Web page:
Director: Jean-Marc Vallee
Screenwriters: Craig Borten, Melisa Wallack
Cast: Matthew McConaughey, Jared Leto, Jennifer Garner
Nominations: Picture, Actor – Matthew McConaughey, Supporting Actor – Jared Leto, Original Screenplay, Editing, Makeup & Hairstyling
Wins: Actor – Matthew McConaughey, Supporting Actor – Jared Leto, Makeup & Hairstyling
The doctor-heroes in this week’s films had their flaws and weaknesses, but ultimately, their primary concern always came back to the people they care for and care about. They are altruistic, charitable, and selfless. In Dallas Buyers Club, Matthew McConaughey’s Ron Woodroof represents the furthest extreme of those characters. First off, he’s not a doctor or medical professional; second, he’s arrogant, greedy, and self-centered, focused primarily on his problems, his desires, and his needs. It’s been said that tragedy and crisis can bring out the best in people—as Ron sets out to find ways to stay alive, he slowly opens himself up to helping others. His journey from misogynistic, homophobic, redneck electrician to humanistic, open-minded, redneck “drug” smuggler is memorable and inspiring, as highly contradictory and confusing as that journey is.
There’s a saying that goes, “Not all heroes wear capes.” In the case of Ron Woodroof, not even all heroes are out to help others unless there’s a quid pro quo that pads their wallet. The irony is that by helping others, there’s a bigger gain to be had than financial: learning that we’re all essentially the same. We all want to be happy, healthy, cared for, accepted, and Ron provides those desires to everyone he helps. Yes, at first it’s about making money, but as Ron’s fight against the FDA and U.S. government grows and constricts his ability to help money becomes secondary before it ultimately has no real meaning. Despite his abrasiveness, Ron is a genuinely generous person.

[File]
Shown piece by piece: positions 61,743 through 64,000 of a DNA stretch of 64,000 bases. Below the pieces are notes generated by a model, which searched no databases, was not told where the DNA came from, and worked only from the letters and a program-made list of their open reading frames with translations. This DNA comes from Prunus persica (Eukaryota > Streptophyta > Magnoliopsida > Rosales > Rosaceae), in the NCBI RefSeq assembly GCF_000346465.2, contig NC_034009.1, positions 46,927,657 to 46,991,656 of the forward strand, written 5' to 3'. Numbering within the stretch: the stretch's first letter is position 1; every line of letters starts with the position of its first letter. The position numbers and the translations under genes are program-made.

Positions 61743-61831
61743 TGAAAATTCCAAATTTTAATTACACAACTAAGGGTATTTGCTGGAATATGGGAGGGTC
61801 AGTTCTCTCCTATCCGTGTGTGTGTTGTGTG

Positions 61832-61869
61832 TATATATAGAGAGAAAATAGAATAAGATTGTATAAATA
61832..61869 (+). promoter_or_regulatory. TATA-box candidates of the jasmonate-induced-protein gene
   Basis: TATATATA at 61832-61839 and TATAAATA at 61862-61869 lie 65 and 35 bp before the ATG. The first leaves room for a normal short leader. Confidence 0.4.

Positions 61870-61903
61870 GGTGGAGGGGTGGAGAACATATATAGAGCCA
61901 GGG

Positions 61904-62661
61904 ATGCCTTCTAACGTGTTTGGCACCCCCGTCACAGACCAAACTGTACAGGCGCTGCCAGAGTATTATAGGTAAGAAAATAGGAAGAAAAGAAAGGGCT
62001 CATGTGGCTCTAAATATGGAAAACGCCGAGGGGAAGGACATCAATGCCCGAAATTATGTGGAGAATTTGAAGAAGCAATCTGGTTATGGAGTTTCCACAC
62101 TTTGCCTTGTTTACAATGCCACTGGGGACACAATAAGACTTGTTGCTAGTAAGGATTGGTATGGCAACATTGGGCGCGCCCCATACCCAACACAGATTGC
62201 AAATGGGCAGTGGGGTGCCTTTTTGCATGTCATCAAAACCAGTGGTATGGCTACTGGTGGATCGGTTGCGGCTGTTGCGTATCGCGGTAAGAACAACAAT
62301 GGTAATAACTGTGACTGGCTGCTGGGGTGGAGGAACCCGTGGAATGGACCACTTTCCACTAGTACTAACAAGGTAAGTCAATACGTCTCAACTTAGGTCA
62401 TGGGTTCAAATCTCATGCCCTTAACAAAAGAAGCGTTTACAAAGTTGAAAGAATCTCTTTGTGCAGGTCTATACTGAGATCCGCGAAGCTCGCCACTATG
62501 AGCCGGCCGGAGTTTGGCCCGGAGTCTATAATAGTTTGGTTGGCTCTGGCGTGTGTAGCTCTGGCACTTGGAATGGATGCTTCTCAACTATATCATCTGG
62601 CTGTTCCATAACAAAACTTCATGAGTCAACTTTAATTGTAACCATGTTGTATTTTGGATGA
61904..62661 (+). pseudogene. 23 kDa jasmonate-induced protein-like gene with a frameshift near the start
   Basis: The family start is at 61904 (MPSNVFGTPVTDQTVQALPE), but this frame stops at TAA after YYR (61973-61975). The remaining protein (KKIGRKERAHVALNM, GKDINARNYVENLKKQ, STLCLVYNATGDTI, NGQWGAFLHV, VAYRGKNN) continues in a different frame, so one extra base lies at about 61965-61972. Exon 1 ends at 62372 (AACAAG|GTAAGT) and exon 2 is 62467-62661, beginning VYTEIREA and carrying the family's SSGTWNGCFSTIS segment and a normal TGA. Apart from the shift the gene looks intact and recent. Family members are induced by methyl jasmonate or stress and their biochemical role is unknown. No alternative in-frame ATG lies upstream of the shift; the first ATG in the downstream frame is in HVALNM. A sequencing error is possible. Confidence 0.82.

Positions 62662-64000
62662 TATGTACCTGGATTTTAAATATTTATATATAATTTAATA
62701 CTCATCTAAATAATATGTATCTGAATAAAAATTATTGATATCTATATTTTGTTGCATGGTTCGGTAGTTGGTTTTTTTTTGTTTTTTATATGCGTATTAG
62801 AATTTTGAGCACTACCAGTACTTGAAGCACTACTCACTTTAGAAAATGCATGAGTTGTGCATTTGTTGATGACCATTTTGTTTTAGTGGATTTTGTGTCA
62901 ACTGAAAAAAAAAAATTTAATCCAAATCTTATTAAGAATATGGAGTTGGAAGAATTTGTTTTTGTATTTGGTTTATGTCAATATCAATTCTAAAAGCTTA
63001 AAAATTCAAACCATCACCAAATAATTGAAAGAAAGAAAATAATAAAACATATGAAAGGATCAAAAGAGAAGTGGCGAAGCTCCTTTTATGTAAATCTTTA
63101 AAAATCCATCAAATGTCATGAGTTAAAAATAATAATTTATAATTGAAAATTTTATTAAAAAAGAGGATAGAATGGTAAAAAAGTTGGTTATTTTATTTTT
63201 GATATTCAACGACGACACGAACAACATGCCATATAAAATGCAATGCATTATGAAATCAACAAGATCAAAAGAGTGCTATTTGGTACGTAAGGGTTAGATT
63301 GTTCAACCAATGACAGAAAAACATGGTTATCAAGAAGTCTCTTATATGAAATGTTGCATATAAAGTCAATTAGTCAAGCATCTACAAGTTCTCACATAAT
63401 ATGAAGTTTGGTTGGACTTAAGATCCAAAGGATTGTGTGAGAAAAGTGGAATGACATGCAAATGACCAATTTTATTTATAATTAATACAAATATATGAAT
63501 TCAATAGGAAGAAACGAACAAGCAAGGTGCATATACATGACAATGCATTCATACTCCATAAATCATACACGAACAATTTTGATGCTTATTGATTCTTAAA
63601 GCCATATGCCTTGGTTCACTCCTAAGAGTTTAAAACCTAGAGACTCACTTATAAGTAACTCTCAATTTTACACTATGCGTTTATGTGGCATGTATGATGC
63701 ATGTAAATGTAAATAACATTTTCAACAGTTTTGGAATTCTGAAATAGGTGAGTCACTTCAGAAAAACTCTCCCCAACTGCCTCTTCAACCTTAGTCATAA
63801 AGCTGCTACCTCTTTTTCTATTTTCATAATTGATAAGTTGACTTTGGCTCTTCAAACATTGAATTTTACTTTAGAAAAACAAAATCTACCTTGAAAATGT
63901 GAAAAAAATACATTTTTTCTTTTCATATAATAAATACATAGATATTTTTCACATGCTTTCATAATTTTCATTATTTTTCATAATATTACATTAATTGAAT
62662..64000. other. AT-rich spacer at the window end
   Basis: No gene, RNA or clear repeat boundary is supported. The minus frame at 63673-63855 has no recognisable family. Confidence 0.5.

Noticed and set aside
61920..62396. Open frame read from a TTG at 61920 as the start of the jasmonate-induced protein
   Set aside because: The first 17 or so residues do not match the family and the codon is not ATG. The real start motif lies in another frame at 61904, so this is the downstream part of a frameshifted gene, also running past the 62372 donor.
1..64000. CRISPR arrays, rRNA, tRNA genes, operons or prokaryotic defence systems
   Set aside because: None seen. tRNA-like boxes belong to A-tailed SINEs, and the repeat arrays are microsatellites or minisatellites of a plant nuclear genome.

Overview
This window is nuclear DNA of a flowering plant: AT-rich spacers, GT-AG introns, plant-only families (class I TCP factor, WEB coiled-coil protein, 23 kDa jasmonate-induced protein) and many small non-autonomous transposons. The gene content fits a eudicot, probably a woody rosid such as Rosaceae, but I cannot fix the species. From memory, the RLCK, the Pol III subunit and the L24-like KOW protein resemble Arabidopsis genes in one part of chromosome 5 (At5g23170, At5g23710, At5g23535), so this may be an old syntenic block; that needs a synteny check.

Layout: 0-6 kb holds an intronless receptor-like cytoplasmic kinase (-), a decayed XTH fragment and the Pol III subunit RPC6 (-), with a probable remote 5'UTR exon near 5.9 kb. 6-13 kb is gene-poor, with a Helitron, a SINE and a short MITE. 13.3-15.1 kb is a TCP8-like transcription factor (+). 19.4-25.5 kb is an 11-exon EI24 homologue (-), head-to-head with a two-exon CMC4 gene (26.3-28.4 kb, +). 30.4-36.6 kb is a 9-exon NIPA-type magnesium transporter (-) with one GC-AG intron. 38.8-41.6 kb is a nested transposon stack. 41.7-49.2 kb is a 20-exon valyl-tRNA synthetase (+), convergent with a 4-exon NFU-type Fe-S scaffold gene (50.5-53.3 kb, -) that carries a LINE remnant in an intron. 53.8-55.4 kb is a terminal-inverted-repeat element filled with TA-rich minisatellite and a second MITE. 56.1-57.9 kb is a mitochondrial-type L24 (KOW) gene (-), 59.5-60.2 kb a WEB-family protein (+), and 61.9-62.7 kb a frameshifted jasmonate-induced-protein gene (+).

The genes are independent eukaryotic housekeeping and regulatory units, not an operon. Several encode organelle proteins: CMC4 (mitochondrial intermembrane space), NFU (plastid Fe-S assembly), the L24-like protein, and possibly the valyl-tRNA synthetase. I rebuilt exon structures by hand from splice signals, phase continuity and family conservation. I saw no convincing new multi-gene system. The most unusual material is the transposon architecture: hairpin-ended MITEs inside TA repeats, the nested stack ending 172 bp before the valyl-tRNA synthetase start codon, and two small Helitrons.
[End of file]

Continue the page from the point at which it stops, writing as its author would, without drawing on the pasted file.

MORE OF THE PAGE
Let’s take another quote, said by Buster Moon (voiced by Matthew McConaughey) in the movie Sing (Garth Jennings, 2016), that could have easily been uttered in Dallas Buyers Club is, “You know what’s great about hitting rock bottom? There’s only one way left to go, and that’s up!” When told he has AIDS and at best another 30 days to live, Ron’s first inclination is to drink and do cocaine and continue the (presumably) same reckless behavior that led to his infection. However, and this really gives a fantastic look at the intelligence and resourcefulness of the character, Ron visits the library and researches all possible sources for how he could have gotten sick and what treatments are available for him to try. His then-in-the-1980s death-sentence diagnosis sends him on an unexpected journey of re-birth; he’s a phoenix given a new purpose in a life that has a foreseeable end date.
Ron’s drive is inspiring because it shows us how even with the worst news in the world, we decided how that news affects us and how we react to it. Of course, not everything has a “look on the bright side” angle to take, but instead of dwelling on the negative and letting it fester and metastasize in our mind and body, we should take some time to figure out how to make the best of the bad. A current, real-life example is the massive unemployment caused by the COVID-19 pandemic.
Losing income is one of the worst things many people could face because so much of what humans need to survive requires an exchange of money in some fashion: food, water, shelter, healthcare, etc. Some people will linger on the fact that they’ve lost their jobs—which is expected—but others will brood briefly before taking steps to recover at least some of that lost income. Numerous essential businesses are hiring, so jobs are available, and in times of need, any little bit helps. As we witness with Ron, don’t be too proud to find ways to survive. He overcomes his homophobia and disgust for “others” to make money; that in turn, allows him to buy more medicine; that in turn, gives him the idea to form his own business; that in turn, helps more and more people.
Ideally, not many of us will experience the degree of devastating news that Ron did. But keep it wouldn’t hurt to keep him in mind in case you do find yourself in a similar situation. Remember that Ron Woodroof was given just a month to live and he beat that prognosis by more than seven years. When the chips are down, try to keep things alright, alright, alright.